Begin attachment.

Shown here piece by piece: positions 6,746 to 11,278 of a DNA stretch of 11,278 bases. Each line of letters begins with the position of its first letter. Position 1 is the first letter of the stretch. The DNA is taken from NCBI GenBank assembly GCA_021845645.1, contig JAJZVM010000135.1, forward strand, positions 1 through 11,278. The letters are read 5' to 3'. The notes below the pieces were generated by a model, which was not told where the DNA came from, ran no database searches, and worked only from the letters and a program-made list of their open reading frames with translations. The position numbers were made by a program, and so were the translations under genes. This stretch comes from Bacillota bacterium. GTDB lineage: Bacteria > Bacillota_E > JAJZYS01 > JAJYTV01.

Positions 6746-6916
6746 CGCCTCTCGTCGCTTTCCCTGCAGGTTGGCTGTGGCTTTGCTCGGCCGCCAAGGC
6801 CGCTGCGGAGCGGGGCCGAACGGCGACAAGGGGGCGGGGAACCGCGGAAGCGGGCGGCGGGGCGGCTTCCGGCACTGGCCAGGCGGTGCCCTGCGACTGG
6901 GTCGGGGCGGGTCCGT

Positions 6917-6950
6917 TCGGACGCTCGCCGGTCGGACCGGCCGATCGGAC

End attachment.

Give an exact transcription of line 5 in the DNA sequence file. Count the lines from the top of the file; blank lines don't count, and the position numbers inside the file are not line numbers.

6901 GTCGGGGCGGGTCCGT